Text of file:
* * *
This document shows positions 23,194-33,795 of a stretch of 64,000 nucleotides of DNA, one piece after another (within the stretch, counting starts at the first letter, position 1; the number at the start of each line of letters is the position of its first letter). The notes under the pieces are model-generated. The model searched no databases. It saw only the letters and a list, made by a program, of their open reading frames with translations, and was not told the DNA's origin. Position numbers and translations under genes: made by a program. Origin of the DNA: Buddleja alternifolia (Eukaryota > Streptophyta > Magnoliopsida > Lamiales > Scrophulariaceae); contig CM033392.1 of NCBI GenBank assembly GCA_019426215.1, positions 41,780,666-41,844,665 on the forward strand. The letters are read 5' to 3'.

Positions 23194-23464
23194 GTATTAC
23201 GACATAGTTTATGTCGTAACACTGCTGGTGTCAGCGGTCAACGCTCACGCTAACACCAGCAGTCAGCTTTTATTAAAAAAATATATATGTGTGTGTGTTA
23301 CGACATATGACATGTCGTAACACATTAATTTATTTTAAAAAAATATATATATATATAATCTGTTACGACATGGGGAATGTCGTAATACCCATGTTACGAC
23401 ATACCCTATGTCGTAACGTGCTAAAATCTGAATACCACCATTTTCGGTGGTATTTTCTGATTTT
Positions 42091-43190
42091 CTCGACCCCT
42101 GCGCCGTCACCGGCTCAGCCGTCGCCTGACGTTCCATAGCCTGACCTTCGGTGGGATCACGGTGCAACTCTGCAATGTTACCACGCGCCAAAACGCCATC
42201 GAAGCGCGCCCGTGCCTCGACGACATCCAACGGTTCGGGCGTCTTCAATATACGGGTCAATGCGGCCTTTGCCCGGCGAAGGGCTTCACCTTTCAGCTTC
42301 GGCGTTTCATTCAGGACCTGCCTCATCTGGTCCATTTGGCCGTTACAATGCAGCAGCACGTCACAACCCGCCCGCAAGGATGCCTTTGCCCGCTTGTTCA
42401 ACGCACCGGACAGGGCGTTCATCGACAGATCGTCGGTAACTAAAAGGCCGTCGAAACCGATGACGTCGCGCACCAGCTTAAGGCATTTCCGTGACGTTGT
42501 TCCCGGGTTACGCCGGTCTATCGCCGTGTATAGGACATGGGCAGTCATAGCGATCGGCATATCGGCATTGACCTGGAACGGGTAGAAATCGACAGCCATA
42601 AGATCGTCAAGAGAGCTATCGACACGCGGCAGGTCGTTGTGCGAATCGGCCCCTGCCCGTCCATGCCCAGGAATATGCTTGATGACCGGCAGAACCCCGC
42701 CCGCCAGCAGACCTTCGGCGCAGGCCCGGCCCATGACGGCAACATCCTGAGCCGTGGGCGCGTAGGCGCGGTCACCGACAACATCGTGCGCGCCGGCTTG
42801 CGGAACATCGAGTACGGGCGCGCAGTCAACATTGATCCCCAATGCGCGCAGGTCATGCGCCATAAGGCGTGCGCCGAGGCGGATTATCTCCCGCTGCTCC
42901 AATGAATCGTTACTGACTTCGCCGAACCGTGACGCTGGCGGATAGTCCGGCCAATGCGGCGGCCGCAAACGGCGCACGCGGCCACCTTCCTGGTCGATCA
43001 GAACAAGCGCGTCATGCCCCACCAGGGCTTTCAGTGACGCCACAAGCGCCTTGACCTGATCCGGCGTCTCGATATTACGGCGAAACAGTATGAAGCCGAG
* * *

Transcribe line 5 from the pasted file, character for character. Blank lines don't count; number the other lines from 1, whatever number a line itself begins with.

23301 CGACATATGACATGTCGTAACACATTAATTTATTTTAAAAAAATATATATATATATAATCTGTTACGACATGGGGAATGTCGTAATACCCATGTTACGAC